In addition, the express inclusion of “subcontractors” in both bills reflects Congress’s ambition to reach further down the supply chain to keep biotechnology equipment or services of companies of concern from being supplied under USG contract. This, coupled with the extremely broad definition of “biotechnology equipment or service” means that companies that hold USG contracts or that are exploring working with the USG under grant or contract will need to dig deep into their preclinical and clinical services supply chains to ensure compliance.

From a practical point of view, with complex technologies, swapping to an alternative manufacturer or supplier is not an easy process, even with a potential seven-year ramp under the current House update. Overall, there is simply not enough manufacturing and distribution capability to meet current product demand and the very nature of cell, tissue, and gene therapy products themselves often limit the available options.

Moreover, even if an attractive alternative partner can be identified, the process for qualification and validation is complex, costly, and will, at a minimum, likely trigger reporting requirements to the U.S. Food and Drug Administration (FDA) for changes that will impact manufacturing specifications. The qualification process can include

  • site audits, including evaluating existing Current Good Manufacturing Practice (cGMP) status;
  • evaluating potential impact of the change on a product; and
  • validation studies,

Timing is also a key consideration. Preparing for pre-approval inspections by FDA requires sufficient time to accomplish any necessary transfers of technology, data, and/or intellectual property; internal adjustments to equipment and systems for manufacturing, assessing or updating standard operating procedures, and training staff; as well as time to negotiate an adequate agreement defining quality measures and allowing for robust auditing rights. FDA’s advance approval is required for any change that has substantial potential to have an adverse effect on product quality.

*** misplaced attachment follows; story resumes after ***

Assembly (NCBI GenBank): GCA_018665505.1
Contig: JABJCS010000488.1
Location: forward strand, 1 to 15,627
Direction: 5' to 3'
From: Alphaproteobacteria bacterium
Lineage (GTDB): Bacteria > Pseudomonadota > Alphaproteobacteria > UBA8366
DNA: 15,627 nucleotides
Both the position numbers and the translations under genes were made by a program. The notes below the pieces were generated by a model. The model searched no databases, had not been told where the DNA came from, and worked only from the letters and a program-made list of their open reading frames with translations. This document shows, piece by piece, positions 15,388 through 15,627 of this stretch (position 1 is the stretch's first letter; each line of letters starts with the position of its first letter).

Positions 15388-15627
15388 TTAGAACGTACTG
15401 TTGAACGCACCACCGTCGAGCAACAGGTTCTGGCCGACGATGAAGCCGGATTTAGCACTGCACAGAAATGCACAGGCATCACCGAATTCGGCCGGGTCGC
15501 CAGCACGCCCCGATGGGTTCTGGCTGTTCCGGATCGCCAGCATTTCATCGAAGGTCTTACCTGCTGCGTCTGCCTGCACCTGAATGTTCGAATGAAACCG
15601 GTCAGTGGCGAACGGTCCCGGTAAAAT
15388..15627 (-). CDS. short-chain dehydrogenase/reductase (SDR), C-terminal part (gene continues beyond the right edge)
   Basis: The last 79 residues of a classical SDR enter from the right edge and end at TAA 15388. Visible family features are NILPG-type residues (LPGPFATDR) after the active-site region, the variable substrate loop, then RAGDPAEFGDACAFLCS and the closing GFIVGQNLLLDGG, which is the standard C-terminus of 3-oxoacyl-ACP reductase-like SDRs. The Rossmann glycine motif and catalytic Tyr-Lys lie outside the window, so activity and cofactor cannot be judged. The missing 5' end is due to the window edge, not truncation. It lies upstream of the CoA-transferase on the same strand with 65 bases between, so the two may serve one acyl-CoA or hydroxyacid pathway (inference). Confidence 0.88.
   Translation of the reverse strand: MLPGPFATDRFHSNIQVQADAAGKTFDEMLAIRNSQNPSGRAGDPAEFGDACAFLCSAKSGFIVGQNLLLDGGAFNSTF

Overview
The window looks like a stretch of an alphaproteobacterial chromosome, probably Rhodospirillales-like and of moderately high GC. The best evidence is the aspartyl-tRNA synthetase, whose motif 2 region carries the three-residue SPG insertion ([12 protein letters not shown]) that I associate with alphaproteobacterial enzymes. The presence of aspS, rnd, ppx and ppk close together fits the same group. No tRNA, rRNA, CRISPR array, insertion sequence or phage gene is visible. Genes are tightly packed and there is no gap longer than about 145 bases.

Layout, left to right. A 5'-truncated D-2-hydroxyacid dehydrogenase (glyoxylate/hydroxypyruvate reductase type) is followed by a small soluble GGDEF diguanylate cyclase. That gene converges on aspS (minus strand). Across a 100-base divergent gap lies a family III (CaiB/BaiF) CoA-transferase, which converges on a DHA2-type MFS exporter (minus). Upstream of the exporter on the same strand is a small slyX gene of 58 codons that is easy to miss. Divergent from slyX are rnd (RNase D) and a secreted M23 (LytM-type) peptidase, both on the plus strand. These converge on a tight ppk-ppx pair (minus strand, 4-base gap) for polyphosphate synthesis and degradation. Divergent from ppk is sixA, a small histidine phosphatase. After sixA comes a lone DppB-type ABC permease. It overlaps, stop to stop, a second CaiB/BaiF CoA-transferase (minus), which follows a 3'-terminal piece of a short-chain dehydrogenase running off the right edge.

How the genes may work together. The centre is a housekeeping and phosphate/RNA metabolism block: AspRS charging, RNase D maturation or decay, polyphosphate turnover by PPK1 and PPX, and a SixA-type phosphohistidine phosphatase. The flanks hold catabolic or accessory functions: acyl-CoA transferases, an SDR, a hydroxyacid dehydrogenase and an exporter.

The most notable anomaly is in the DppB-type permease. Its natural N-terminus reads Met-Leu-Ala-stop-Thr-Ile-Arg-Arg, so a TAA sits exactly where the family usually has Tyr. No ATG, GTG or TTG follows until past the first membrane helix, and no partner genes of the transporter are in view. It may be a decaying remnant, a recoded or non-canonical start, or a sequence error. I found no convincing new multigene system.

How can companies prepare?

If BIOSECURE becomes law, pharmaceutical, biotechnology, and medical device companies – as well as the general public – may face unintended but potentially serious consequences. These could well include shortages of medicines, cost increases, overall slowdowns in development and manufacture of their innovative medicines, or even barriers that potentially could block a development program altogether. Companies that do business with any of the companies of concern (or their affiliates) or are considering doing so would be well-served (1) to collect and review outstanding contracts with these companies to assess termination rights and linkage to USG agreements, (2) to consider all existing and potential future contracts and grants with the USG, and (3) to assess alternative sourcing arrangements.

Given how quickly these bills are moving, even in an otherwise divided Congress, the time to act is now.

Next steps

Our team is addressing how companies can mitigate risk in addressing the government contracts, trade, regulatory, and commercial implications of the BIOSECURE proposals.

Please contact the authors or the Hogan Lovells attorneys with whom you regularly work to discuss how the law may impact your company, how you can engage in ongoing legislative advocacy activities, or how we can support assessment of existing agreements, and/or assist with alternative sourcing efforts and approaches to attempt to influence this pending legislation.



Authored by Mike Druckman, Cybil Roehrenbeck, Joy Sturm, Timothy Bergreen, and Ajay Kuntamukkala.